Association between elder abuse and metabolic syndromes: Findings from the chicago health and aging project

Xin Qi Dong*, Melissa Simon

*Corresponding author for this work

Research output: Contribution to journalArticlepeer-review

10 Scopus citations

Abstract

Background: Elder abuse and metabolic syndromes are both important public health issues and are associated with increased morbidity and mortality. This study aimed to examine the associations between elder abuse and risk for metabolic syndromes. Methods: The Chicago Health and Aging Project (CHAP) cohort is a population-based study (n = 4,586). We identified 676 participants with some form of elder abuse reported to a social services agency. The primary independent variable was elder abuse reported to a social services agency. Outcomes were metabolic syndrome as categorized by World Health Organization (WHO), American Heart Association (AHA) and International Diabetes Federation (IDF) criteria. Bivariate and logistic regression analyses were used to assess the association between elder abuse and different definitions of metabolic syndromes. Results: In the bivariate analyses, elder abuse victims were more likely than those without elder abuse to have metabolic syndromes [22.4 vs. 10.7% (WHO), 50.7 vs. 40.0% (AHA) and 47.7 vs. 33.5% (IDF)]. After adjusting for potential confounding factors, elder abuse was associated with an increased risk for metabolic syndromes according to WHO [OR, 3.95 (2.86-5.47)], AHA [OR, 2.03 (1.56-2.64)] and IDF [OR, 2.55 (1.97-3.29)] criteria. Interaction term analyses indicate that the association between elder abuse and metabolic syndromes may be moderated by sociodemographic characteristics but not by health-related or psychosocial factors. Conclusion: Elder abuse is associated with an increased risk for metabolic syndromes. Research is needed to examine the association between elder abuse and cardiovascular disease.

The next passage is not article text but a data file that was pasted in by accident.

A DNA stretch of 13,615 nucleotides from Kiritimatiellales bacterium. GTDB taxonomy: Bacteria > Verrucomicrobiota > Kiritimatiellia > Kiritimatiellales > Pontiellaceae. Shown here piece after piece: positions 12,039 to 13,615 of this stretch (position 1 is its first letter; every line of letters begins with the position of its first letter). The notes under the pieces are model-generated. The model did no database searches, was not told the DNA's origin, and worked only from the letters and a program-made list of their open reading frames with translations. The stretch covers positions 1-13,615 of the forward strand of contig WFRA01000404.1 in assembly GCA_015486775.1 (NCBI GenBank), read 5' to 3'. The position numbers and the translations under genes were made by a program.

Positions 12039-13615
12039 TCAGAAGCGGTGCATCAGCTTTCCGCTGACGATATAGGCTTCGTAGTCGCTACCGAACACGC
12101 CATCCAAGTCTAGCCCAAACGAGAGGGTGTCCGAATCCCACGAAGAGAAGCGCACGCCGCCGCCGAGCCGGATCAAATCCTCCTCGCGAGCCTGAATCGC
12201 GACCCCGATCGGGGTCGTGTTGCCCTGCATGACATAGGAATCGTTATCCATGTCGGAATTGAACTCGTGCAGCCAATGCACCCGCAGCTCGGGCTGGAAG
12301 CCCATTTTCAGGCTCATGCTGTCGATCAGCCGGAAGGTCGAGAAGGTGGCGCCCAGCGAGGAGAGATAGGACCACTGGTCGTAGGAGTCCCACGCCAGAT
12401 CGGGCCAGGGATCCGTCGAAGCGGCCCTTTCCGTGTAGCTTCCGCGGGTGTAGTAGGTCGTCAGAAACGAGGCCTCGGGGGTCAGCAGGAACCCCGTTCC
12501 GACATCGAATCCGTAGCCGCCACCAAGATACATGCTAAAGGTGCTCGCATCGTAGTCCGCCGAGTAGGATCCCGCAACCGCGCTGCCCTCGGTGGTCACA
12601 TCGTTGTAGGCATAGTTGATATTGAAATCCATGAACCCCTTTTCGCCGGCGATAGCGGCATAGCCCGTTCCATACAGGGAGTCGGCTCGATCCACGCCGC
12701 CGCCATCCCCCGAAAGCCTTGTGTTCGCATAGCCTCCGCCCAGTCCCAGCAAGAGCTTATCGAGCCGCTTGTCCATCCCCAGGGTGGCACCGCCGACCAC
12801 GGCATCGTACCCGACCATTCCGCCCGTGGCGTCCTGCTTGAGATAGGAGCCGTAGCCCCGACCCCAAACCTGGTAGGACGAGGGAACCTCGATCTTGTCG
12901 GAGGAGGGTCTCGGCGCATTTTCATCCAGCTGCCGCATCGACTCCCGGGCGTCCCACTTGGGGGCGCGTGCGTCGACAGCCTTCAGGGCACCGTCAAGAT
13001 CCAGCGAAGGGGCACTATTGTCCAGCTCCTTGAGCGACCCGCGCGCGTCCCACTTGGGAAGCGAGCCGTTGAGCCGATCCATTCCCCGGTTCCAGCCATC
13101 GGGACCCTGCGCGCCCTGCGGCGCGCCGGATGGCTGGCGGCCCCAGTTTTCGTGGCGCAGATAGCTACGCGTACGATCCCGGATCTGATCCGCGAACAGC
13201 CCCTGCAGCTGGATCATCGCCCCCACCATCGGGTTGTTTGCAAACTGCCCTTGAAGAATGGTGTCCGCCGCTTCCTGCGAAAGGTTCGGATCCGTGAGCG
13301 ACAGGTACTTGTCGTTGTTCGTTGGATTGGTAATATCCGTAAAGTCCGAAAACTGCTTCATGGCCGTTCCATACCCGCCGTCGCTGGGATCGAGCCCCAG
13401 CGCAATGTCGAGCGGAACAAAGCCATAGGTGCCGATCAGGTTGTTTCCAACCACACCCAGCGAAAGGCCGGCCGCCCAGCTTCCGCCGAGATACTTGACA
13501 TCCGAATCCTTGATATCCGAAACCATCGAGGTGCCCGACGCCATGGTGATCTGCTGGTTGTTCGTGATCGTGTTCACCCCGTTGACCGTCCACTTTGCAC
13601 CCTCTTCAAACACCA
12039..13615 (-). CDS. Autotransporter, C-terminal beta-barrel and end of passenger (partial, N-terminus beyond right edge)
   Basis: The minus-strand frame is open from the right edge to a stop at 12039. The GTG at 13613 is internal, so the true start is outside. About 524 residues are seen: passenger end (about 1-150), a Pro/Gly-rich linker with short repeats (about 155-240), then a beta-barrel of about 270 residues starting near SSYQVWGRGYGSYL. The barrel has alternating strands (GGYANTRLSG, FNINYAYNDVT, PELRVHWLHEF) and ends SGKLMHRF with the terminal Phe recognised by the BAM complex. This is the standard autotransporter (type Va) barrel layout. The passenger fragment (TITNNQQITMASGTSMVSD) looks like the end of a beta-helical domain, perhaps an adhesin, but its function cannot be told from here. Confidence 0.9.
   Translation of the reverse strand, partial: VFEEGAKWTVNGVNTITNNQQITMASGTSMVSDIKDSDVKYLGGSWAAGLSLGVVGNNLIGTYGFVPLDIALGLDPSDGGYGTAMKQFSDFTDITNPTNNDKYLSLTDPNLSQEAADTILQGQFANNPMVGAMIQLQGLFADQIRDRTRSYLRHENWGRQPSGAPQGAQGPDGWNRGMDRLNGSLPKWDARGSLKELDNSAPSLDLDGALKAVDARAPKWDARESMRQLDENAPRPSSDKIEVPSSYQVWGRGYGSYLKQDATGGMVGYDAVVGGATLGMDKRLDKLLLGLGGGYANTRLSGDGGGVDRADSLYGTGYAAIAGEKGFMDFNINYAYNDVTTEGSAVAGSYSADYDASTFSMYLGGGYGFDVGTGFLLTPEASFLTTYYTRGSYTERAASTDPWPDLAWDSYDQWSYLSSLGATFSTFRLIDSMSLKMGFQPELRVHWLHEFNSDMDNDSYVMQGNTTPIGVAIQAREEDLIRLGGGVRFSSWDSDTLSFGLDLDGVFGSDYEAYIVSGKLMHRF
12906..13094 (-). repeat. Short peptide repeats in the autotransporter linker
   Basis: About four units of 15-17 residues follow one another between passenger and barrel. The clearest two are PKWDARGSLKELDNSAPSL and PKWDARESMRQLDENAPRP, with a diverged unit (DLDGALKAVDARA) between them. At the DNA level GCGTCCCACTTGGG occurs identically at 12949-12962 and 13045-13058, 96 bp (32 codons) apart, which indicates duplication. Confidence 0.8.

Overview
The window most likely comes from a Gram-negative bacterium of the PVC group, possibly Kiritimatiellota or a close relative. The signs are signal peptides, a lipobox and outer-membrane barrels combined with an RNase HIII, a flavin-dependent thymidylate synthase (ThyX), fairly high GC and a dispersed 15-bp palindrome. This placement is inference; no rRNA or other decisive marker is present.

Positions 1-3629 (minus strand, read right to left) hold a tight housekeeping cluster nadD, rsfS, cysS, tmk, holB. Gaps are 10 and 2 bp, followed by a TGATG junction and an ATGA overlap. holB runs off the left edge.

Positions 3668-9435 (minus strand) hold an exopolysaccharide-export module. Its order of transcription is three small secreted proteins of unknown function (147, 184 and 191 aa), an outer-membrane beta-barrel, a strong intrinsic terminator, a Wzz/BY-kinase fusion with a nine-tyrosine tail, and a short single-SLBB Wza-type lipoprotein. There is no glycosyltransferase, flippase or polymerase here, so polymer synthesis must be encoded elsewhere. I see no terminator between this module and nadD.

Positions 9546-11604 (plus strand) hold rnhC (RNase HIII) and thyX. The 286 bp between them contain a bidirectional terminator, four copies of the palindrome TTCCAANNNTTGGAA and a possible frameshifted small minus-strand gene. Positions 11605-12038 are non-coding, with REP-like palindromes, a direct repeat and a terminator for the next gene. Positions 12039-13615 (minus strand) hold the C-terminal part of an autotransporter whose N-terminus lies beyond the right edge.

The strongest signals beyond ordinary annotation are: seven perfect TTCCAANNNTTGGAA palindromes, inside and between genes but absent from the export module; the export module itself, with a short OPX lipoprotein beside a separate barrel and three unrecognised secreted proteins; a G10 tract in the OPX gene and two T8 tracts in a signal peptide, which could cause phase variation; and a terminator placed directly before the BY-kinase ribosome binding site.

Original languageEnglish (US)
Pages (from-to)389-398
Number of pages10
JournalGerontology
Volume61
Issue number5
DOIs
StatePublished - Aug 19 2015

Keywords

  • Elder abuse
  • Metabolic syndromes
  • Population-based study

ASJC Scopus subject areas

  • Aging
  • Geriatrics and Gerontology

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